Conspiracy theories bore me, too, as the largest conspiracy going — the war of the rich on the poor — is pretty out there in the open, it’s no secret. Also, conspiracy theories involve scenarios where hundreds or thousands of people hold potentially explosive secrets close to their chests.

    The one I’m sure you’re familiar with, the Twin Towers conspiracy theory, is presumably the best-kept secret in all recorded history. Well, if we know anything from verified conspiracies, like Watergate, it’s that you only have to threaten John Dean-types with so much as a comfy chair, and they’ll rat out everyone they can.

    The appeal of conspiracy theories goes back to something I wrote before (vis-a-vis what I like about your writing); the notion that if only people know THE TRUTH they will experience a come-to-Jesus moment and unite behind one’s chosen cause. You don’t write that way, and real political change doesn’t happen that way.

    Last note on the Twin Towers conspiracy buffs; I’ve always found them (inadvertently) racist. In their version, Bush killed 2500 Americans to justify a war killing (at least) 250,000 Iraqis. In the official version, Bush used the death of 2500 Americans as an excuse to kill 250,000 Iraqis. What’s the difference? It’s a crime against humanity either way.

    I guess it would be interesting to discover that Bush/Cheney engineered the Twin Tower bombings, simply to learn there was one thing they pulled off with a modicum of competence they never demonstrated in anything else.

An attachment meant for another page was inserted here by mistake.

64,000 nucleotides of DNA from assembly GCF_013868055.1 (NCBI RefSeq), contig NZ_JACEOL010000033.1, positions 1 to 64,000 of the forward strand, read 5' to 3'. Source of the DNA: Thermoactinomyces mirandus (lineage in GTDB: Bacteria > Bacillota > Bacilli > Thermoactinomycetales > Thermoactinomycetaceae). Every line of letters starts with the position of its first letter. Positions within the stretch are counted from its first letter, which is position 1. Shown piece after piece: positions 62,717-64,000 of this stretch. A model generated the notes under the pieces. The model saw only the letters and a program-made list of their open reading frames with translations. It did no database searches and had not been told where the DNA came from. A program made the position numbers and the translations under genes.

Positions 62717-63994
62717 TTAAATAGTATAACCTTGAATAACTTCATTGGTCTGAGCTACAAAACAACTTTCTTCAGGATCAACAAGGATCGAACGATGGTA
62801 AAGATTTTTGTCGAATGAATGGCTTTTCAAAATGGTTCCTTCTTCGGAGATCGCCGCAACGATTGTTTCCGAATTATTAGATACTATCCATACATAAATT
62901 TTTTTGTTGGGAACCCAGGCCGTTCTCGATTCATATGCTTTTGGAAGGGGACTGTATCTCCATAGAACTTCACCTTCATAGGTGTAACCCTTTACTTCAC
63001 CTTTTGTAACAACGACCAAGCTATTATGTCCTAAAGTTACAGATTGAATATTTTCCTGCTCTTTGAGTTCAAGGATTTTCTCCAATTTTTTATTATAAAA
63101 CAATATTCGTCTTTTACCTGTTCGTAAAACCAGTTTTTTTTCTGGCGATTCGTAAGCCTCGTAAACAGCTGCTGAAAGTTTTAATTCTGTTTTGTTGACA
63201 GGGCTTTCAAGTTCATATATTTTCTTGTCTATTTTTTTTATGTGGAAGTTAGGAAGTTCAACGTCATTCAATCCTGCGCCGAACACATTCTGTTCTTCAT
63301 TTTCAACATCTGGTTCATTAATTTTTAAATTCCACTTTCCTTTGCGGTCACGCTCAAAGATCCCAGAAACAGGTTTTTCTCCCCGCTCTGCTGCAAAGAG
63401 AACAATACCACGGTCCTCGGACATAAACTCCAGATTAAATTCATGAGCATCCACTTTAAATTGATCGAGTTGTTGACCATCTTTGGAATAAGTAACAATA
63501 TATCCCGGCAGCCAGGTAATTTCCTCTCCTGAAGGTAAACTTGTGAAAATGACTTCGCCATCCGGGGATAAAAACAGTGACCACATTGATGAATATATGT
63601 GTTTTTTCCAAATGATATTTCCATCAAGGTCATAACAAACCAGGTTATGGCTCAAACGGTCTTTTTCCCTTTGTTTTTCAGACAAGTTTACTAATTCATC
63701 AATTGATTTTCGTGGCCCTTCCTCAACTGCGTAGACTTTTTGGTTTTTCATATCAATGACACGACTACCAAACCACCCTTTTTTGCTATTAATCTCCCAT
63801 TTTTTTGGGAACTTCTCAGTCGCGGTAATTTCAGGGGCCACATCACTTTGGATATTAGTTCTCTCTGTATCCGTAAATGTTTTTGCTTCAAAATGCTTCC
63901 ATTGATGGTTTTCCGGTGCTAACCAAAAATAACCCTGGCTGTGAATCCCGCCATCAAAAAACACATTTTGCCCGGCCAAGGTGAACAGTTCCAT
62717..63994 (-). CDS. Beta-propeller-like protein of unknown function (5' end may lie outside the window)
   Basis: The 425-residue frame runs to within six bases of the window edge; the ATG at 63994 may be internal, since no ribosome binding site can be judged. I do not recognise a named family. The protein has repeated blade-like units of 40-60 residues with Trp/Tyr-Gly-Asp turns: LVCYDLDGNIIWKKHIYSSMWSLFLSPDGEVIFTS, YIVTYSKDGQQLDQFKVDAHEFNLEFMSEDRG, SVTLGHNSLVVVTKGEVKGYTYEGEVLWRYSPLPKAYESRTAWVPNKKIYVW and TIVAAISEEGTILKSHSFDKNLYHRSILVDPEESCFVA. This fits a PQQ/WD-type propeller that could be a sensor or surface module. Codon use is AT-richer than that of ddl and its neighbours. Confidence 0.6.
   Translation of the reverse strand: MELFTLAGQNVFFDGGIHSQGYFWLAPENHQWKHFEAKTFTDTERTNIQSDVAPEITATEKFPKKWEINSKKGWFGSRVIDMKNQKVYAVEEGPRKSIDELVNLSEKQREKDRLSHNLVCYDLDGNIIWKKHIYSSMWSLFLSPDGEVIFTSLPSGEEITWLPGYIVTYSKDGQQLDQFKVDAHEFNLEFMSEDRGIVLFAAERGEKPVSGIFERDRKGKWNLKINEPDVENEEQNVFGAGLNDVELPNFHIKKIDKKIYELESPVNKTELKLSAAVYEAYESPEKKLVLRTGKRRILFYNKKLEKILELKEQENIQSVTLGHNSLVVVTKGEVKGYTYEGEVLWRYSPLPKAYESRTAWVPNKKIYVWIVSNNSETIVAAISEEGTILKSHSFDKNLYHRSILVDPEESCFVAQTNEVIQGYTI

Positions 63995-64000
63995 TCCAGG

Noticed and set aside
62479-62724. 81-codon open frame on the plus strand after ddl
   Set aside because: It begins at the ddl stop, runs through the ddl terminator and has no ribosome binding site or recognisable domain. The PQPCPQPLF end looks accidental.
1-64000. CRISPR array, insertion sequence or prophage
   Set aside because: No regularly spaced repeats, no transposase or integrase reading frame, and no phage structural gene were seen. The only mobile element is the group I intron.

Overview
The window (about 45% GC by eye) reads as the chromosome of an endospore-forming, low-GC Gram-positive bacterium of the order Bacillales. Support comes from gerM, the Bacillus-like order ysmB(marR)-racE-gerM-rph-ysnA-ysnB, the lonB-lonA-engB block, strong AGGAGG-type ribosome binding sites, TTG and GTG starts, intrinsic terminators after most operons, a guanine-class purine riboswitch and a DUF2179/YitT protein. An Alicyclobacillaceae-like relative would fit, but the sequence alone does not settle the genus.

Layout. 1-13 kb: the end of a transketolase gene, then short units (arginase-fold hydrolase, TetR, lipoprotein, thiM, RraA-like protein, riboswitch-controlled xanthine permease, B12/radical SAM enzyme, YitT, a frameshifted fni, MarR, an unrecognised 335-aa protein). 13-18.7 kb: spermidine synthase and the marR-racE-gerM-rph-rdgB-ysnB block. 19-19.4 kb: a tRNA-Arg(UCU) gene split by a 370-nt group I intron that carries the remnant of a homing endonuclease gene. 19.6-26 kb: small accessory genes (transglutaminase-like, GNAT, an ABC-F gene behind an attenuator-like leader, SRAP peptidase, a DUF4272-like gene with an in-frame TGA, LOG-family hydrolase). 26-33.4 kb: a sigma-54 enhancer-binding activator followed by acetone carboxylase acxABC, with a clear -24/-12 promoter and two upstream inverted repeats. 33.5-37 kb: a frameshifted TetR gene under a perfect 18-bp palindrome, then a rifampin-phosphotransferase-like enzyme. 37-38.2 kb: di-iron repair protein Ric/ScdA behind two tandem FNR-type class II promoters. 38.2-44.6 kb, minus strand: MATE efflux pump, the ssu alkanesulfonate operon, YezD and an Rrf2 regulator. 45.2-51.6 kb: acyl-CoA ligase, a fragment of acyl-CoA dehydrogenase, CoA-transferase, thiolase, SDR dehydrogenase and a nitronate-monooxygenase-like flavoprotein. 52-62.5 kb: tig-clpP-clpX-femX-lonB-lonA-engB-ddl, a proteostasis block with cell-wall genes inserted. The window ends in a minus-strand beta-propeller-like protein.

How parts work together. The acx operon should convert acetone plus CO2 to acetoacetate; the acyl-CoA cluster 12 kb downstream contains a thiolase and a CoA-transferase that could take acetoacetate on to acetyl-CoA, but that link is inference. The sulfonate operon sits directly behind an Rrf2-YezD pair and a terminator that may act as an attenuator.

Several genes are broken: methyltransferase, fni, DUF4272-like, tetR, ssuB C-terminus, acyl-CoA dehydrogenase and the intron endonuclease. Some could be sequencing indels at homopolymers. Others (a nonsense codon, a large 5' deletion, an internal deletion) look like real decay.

5. @JMF – That’s probably the best argument against the Twin Towers conspiracy: Bush/Cheney did something well? I don’t think so.

    It is interesting that all the TT conspiracies focus on the relatively modest building 7. The best you could say is that they demolished it using the terrorist attack to justify it. But then you have to justify why they just happened to have building 7 all ready to blow. It makes my brain hurt. What silliness.

    There’s another part to the racism: "those" people couldn’t have harmed us. It must have been rich white guys; they’re the only ones who could pull off such a thing!

    You are right about the frat boys. I suppose that they were what the media wanted to show. My perception is probably skewed. But people were really happy. I was happy too, but mostly just because I figured it was good for Obama’s re-election.

    (That reminds me of an episode of [i]30 Rock[/i] where Liz Lemon says, "If I could kill 5 anonymous people in exchange for cable for life, I’d do it.")

    I think the arguments against a trial are week. Bin Laden would be a martyr regardless. I think it is more the cowardliness of Obama. Look at the dust up over trying terrorists in US courts. The people seem to think terrorists are like those in Bruce Willis films. Most Americans really do think our country is weak, even as they claim we are the best and so forth.